Remember, remember the fifth of November is perhaps the most prominent passage taken from Alan Moore and David Lloyd’s now-infamous graphic novel, V for Vendetta. To many, it is linked to the actions of V’s iconic character, Guy Fawkes – a figure whose resemblance is now plastered about the Internet since being adopted as the symbolic figure for Anonymous.
To others, however, the phrase remains tethered to the events of November 5, 1605, or, the night that the real Guy Fawkes attempted to assassinate King James I with gunpowder stashed beneath the House of Lords. Fawkes was captured that night thanks to the work of an anonymous tipster, thereby deeming November 5th not as a celebration of anarchy but, instead, a celebration of its capture.
It’s hard to think of V for Vendetta (2005) without first considering its source material and then, rather solemnly, admitting its role in creating one of the most toxic images in our present culture. In fact, it’s difficult for those who have neither read the novel nor seen the film to engage with the media as anything more than powder to a meninist powder keg.
As with most media, you take the good with the bad. There will always be fans that make everyone else look a little worse for wear, including the sports fan who destroys private property … or the mind behind Pizzagate.
Yet, for those who who enjoy Moore’s work, one might consider the graphic novel a masterpiece in visual storytelling. The source material is riveting with its view of a 1984-esque London defined by fascinating divisions of its tyrannical government through surveillance sectors known as The Eyes, The Ears, and The Nose.
It’s this sort of world-building and so-close-it-feels-real phenomenon which defines the source as a unique fixture in the world of graphic novels.
When director James McTeigue brought V to the screen, he intended to use the statement Moore and Lloyd had crafted as a way of providing a form of cultural critique to modern fears of totalitarianism.
Where the original was absent of homophobia and islamophobia, the 2005 film tried to compensate by creating characters who would experience these fears and exhibit the horrifying reality that accompanied them. Ideally, this sort of message would motivate viewers to sympathize with V’s message and perhaps indulge in the explosions and violence that brought change.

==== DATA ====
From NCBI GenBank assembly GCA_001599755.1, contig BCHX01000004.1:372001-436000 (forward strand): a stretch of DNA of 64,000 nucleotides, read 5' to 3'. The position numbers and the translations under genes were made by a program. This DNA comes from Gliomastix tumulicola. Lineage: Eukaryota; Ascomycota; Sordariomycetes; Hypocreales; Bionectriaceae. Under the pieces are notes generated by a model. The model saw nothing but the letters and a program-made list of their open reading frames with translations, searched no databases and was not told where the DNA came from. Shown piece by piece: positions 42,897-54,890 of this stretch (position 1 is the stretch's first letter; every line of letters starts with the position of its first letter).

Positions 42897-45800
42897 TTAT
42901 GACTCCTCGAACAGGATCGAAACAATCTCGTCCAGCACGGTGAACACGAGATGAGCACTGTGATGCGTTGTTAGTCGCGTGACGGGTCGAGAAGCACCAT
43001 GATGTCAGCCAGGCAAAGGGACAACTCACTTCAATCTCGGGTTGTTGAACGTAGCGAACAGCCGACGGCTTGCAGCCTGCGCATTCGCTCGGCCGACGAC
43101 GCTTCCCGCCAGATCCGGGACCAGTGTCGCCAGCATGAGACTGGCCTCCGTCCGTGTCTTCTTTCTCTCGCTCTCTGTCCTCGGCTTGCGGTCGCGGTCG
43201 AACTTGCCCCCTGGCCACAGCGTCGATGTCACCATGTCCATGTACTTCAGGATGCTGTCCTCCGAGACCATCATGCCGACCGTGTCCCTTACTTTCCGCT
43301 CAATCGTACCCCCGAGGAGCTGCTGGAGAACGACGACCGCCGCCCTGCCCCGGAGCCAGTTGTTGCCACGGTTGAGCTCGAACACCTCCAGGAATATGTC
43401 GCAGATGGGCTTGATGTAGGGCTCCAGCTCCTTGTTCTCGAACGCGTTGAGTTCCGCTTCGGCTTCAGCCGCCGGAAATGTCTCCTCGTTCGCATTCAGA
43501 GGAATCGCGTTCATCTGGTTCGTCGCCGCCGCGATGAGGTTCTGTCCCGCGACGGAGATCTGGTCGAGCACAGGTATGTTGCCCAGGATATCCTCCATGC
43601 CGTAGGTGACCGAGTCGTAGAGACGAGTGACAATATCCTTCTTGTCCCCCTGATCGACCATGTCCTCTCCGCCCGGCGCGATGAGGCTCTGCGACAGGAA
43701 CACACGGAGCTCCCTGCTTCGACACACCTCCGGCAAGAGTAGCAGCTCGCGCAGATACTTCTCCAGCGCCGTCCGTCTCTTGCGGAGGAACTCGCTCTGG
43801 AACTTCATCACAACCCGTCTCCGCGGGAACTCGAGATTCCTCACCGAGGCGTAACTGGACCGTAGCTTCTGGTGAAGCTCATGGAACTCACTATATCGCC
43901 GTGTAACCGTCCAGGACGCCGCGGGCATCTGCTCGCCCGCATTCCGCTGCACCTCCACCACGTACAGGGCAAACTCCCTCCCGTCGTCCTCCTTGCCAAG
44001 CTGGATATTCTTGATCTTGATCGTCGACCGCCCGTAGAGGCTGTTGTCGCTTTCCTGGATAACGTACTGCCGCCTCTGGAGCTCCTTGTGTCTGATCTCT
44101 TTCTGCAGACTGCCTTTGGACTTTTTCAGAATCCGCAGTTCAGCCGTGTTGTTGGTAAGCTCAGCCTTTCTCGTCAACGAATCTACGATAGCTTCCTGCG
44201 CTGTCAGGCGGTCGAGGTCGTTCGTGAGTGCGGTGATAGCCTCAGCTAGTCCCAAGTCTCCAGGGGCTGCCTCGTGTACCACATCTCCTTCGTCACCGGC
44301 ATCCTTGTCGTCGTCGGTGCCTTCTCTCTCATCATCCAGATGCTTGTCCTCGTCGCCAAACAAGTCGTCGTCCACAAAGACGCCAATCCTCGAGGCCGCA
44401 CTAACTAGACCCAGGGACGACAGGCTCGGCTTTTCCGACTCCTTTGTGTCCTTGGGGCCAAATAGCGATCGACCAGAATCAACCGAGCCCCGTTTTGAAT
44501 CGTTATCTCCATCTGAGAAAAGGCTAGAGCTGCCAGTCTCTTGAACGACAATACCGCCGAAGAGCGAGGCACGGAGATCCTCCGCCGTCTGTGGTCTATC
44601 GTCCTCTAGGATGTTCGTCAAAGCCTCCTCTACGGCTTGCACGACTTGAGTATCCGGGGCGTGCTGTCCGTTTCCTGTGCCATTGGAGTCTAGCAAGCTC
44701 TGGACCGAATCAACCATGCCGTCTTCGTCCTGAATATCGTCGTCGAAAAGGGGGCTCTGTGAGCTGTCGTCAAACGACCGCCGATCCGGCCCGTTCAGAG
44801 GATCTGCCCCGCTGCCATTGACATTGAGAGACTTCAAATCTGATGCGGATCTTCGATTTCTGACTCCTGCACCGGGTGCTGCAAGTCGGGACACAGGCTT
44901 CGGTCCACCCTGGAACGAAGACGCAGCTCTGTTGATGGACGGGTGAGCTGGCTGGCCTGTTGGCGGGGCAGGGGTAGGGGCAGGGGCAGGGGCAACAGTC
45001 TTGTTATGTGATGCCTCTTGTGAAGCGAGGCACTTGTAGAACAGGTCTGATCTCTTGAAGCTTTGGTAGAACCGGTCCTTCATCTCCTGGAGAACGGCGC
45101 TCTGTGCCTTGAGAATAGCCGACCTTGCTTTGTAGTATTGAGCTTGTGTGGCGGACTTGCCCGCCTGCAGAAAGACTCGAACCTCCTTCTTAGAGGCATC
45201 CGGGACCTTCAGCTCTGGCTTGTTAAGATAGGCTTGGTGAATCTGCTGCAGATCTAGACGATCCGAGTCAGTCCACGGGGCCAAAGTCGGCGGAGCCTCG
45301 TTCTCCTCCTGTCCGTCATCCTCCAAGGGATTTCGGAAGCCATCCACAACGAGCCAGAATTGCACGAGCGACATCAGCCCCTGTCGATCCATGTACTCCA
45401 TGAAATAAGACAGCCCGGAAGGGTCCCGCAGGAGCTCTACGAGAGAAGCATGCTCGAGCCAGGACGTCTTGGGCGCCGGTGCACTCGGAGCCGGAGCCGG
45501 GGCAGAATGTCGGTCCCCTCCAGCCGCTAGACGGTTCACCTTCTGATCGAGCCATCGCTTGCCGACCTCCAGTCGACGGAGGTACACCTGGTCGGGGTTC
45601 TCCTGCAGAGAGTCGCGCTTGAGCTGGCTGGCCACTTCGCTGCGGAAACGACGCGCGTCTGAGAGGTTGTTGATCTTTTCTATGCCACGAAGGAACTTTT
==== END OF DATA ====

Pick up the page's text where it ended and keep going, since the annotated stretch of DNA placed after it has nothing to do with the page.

The effect of this phenomenon, however, did little to actually advance a progressive platform.
The film glamorizes anarchy and, through its very existence, communicates less of the edgy feel of the graphic novel than it does the cleaner, more marketable image of a Hollywood feature film. This becomes all the more noticeable from a visual standpoint when comparing the gritty look of V’s source material with the unavoidably clean imagery of the film. Unfortunately, this transition makes an attack on the core aesthetic of the original.
But from a conceptual standpoint, the reason this did little to advance any real dialogue has to do with how this film commodified the original message. Guy Fawkes was meant to die as a figure in the source material with his ideas permeated throughout a society of individuals who would collectively overthrow a fascist government.
In the film, this comes across as more of a message that everyone can be their own version of Guy Fawkes. Being a vigilante is justified by purpose.
David Lloyd mentioned that the brand of Fawkes’ face following the film was exciting as it represented a true force for change. But what if that change represents something far worse? What if Guy Fawkes was fighting for the few versus the many?
This isn’t to say that the film is any less than a love letter to Moore’s work. Between the Wachowskis’ writing, McTeigue’s competent direction, and Hugo Weaving and Natalie Portman’s presence, there’s a lot that’s done right. It’s just… interesting.
It’s interesting because the very existence of the corporate-sponsored film betrays its message. It’s interesting because it commodifies anarchy. It’s interesting because the marriage between commodity and political revolution this film exemplifies has, as mentioned earlier, become the soapbox for a new wave of far-right, far-wrong Internet trolls.
So why should you see it?
As much as this article has critiqued the film, it is still a story worth revisiting, whether it’s through print or video. There is a brilliance that shines through despite its commodified implications which, in a late-capitalist society, justifies your ticket!
Seriously, though, this is a piece of media that should be considered as detached from the brand it carries through modern culture. There are steps that could have been potentially avoided in fostering the now-prominent symbol of people who will purposefully annoy and belittle you at Thanksgiving dinner using memes and whatever they’ve read on 4chan the past week, buuuuuut it’s not fair to place all that blame on the film.
As I mentioned before, Hugo Weaving gives a brilliant performance as the titular V, and Natalie Portman’s range in the film is next to none. The undertones of Moore’s affinity for 1984 really shine in the more crafted moments of the film, as the early-2000s horror will resonate with viewers living through now worse-off versions of the prejudice portrayed.
In short, the film is not meant for those looking for a guidebook to anarchy (you can see that in this quick visit to David Graeber’s thoughts on the film). McTeigue’s version is for us, the viewer. It is a look at what our world might become should we remain complacent which, in some ways, makes the film more horror than think-piece.
V for Vendetta (2005) represents just one version of the world we might inhabit.
(It also has some amazing action.)
V for Vendetta
dir. James McTeigue
Screens Wednesday, 4/5, 7:30PM @Somerville Theatre